Post-Conflict Ambon: Forced Migration and the Ethno-Territorial Effects of Customary Tenure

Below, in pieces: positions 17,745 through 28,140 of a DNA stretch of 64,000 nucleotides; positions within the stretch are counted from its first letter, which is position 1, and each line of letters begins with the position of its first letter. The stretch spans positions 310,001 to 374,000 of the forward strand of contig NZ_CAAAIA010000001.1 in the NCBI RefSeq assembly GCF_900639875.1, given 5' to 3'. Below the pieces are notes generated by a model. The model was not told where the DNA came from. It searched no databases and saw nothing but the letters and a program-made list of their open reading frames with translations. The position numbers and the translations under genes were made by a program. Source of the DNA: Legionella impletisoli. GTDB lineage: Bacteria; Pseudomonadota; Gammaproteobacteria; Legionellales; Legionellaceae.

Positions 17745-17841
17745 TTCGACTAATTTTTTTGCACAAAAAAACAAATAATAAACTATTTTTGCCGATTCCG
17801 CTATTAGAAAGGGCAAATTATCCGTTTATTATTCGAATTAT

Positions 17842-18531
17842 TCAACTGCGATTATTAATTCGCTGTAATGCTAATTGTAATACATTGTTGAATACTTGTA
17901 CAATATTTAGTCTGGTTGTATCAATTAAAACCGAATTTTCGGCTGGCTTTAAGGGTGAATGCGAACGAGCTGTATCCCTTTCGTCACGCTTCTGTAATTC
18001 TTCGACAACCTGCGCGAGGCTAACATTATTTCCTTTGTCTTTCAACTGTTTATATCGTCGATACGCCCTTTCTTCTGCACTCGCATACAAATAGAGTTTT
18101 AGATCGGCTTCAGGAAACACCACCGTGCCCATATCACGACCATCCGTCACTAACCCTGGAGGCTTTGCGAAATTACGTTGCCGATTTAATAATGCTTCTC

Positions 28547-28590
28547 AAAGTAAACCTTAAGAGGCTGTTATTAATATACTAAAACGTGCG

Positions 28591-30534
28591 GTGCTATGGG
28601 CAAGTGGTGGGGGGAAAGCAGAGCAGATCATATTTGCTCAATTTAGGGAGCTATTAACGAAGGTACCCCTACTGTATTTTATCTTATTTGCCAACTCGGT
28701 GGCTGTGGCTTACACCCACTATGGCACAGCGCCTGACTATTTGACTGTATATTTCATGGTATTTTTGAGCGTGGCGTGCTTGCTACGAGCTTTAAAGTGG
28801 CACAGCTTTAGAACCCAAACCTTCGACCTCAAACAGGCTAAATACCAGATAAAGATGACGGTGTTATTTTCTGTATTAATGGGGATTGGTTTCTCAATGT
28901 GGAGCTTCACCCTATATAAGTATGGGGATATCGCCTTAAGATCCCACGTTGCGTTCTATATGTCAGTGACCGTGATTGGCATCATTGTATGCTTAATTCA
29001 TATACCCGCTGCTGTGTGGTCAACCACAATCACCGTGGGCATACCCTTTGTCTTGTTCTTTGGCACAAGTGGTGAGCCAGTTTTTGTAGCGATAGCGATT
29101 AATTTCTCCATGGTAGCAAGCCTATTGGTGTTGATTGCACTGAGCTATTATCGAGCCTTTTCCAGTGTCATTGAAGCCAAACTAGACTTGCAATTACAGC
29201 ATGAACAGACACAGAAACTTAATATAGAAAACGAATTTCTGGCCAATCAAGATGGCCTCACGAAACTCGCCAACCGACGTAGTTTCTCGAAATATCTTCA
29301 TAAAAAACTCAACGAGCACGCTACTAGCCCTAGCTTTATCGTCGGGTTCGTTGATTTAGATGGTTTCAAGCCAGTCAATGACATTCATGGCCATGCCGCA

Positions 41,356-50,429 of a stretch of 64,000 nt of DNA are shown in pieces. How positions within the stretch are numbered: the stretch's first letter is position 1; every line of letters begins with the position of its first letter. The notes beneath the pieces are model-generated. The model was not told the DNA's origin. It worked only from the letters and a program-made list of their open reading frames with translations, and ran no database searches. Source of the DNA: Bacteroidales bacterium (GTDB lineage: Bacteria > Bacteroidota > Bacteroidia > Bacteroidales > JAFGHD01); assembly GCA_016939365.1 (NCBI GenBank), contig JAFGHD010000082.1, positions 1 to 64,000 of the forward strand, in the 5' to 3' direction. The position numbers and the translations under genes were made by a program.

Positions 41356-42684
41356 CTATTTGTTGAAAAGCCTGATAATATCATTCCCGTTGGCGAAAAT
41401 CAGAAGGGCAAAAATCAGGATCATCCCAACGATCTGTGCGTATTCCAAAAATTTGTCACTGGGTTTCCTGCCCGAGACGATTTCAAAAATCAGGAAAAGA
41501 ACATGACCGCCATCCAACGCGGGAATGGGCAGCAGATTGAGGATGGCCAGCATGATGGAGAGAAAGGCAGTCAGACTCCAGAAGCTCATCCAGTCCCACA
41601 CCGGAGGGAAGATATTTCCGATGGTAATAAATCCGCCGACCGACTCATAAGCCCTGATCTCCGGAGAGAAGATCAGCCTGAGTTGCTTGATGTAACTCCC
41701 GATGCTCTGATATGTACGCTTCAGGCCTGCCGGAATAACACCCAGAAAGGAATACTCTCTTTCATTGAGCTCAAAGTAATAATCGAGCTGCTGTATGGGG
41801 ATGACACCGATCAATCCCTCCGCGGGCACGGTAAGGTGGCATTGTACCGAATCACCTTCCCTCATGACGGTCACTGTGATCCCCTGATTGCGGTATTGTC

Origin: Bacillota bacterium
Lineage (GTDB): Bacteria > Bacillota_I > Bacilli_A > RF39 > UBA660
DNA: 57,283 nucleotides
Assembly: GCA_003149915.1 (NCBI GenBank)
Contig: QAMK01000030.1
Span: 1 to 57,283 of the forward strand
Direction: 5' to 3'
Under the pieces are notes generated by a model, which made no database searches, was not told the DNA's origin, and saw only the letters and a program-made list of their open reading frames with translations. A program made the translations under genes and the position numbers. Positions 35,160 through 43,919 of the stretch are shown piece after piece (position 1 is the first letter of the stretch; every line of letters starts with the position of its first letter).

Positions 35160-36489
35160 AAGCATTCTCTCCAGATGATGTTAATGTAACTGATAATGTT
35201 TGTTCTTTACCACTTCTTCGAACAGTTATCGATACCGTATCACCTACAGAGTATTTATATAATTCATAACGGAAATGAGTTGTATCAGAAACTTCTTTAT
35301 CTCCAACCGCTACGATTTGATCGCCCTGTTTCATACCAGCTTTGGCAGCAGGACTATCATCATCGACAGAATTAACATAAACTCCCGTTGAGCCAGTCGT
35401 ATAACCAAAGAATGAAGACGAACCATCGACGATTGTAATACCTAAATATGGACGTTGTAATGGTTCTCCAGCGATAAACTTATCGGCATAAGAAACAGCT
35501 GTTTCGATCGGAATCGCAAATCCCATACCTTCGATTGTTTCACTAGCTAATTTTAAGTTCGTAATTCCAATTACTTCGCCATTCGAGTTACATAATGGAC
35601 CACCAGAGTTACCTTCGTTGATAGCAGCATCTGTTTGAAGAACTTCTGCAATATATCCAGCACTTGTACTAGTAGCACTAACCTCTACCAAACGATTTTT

In post-conflict contexts characterized by large-scale migration and increasing levels of legal pluralism, customary land tenure risks being deployed as a tool of ethno-territorialization in which displaced communities are denied return and secure land rights. This thesis will be illustrated through a case study of the Indonesian island of Ambon where a recognition of customary tenure — also called?adat?— was initiated in 2005 at the end of a high-intensity conflict between Christians and Muslims. Although a system of land tenure providing multiple forms of social security for the indigenous in-group,?adat?in Ambon also constitutes an arena of power in which populations considered as non-indigenous to a fixed historical territory are pushed into an inferior legal position. The legal registration of customary tenure therefore tends to be deployed to settle long-standing land contests with a growing migrant community, hereby legally enforcing some of the forced expulsions that were brought about by the recent communal violence.